Divorce is almost always accompanied by feelings of grief and loss. Pretending your feelings of grief don’t exist will not work. Instead, try working through the sadness so you can move forward emotionally. Grieving is definitely part of the divorce process, and there are different things to grieve about, including the loss of your partner, loss of future plans as a couple and/or parents, the loss of your status as couple, and maybe even the loss of your home. A parent may feel grief if they are not able to see their children as often as they would like.
The 5 Stages of Grief
Much has been written about the stages of grief. Becoming familiar with the five stages will help you to recognize them and work through the process. Don’t forget that an experienced family therapist or divorce coach can also help you work through your feelings in a healthy way. In a divorce, the stages are similar to those that people experience when a family member or close friend passes away.
Stage 1 – Denial: Denial is the first reaction to a significant loss for many people. In a divorce, the spouse that is not initiating the divorce may just think that if they ignore everything and wait awhile, that things will be ok and that their spouse will come back to them. Some people may act like they are in a form of emotional shock, and feel numb, and continue routines as though nothing is happening. Frequently, people in denial will not talk about the divorce and avoid telling others.
Stage 2 – Anger: Anger directed inward can cause feelings of depression. Feelings of frustration about your relationship and partner begin to not only surface, but maybe bubble over. Some people will go to great lengths to let the world know how bad their spouse was. Divorce anger can be extreme, so it is best to let it out in a way that is not aggressive or dangerous, but constructive. Vindictive behavior, bitterness and increased depression are all common results of trapped anger.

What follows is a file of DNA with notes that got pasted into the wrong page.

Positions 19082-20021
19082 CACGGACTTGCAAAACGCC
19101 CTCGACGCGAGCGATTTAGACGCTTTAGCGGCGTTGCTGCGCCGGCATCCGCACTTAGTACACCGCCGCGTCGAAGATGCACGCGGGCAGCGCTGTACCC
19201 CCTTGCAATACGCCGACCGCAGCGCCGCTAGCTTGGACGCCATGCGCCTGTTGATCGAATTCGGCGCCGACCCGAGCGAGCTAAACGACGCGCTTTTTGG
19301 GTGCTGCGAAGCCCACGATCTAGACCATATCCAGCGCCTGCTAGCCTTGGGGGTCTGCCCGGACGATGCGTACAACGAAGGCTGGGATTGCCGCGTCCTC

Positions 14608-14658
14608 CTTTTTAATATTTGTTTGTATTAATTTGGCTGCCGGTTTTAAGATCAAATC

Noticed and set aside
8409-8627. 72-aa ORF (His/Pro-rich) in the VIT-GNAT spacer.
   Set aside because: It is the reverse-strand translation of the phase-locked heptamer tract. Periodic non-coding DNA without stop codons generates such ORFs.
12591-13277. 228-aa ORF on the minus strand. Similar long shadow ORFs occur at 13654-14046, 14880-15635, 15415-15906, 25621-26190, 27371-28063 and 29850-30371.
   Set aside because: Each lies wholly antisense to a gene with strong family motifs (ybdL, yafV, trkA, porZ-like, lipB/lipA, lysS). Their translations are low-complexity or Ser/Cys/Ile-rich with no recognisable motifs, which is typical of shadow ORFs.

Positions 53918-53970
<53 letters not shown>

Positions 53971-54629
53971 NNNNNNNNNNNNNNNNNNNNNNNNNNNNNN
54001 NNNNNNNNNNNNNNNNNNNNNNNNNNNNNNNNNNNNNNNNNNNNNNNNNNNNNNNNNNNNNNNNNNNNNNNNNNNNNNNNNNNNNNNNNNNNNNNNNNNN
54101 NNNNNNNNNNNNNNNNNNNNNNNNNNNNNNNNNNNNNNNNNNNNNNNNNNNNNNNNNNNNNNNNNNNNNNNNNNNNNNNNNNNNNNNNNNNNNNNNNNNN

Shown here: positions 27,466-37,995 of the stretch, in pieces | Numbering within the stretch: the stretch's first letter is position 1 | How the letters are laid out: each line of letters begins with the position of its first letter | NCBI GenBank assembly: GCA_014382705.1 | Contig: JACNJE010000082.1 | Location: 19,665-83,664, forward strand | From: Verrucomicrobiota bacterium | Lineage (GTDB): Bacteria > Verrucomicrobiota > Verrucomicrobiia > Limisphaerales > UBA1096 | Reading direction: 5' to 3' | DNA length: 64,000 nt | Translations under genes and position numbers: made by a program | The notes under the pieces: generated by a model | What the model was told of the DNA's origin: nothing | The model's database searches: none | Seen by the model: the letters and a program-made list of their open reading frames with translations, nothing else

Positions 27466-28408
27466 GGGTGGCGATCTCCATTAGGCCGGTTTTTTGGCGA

Stage 3 – Bargaining Phase:
In my role as a Massachusetts divorce lawyer and mediator, it is interesting how often this phase pokes it head into the room. Understandably, some people remain reluctant to really let go of a relationship, and start bargaining. As described by Fisher and Alberti in their book Rebuilding When Your Relationship Ends, may get back together but for the wrong reasons. Not to have a better relationship, but because of a desire to avoid the loneliness and sadness that comes with the loss of a relationship. The authors refer to it in their book as a “love relationship.”
Step 4 – Letting Go:
The interesting this about this phase is that although someone may feel depressed, it is also a stage where some experience much personal growth. It may take a fairly long time before even teaching this stage, and it is not uncommon for depression to also appear. Experts suggest that being aware of this stage helps people get through it much faster.
Step 5 – Acceptance:
In this stage, the loss of the relationship is accepted and most people begin to feel free from the feelings of grief and pain. There is not the intense focus on the past relationship. Emotionally, people begin to move forward toward and look towards the future, feeling more freedom and independence.
Here is a link to another website with more information about grief and loss:http://helpguide.org/mental/grief_loss.htm
To read more about the emotional aspects and rebuilding after a relationship ends, a number of good books exist. I referenced one above, and you may also want to consider counseling or working with a divorce coach. If you would like a referral to an experienced divorce coach of therapist, please feel free to contact The Divorce Collaborative at (508) 346-3805.
The Divorce Collaborative has offices in Bedford (near Billerica, Concord and Lexington) and Medway, MA (near Franklin, Bellingham, Wrentham, Foxboro, Norfolk, and Medfield). Our Massachusetts divorce attorneys, collaborative divorce lawyers, and divorce mediators work closely with clients from Worcester, Norfolk, Middlesex, and Bristol Counties most frequently. To schedule a meeting, please call (508) 346-3805.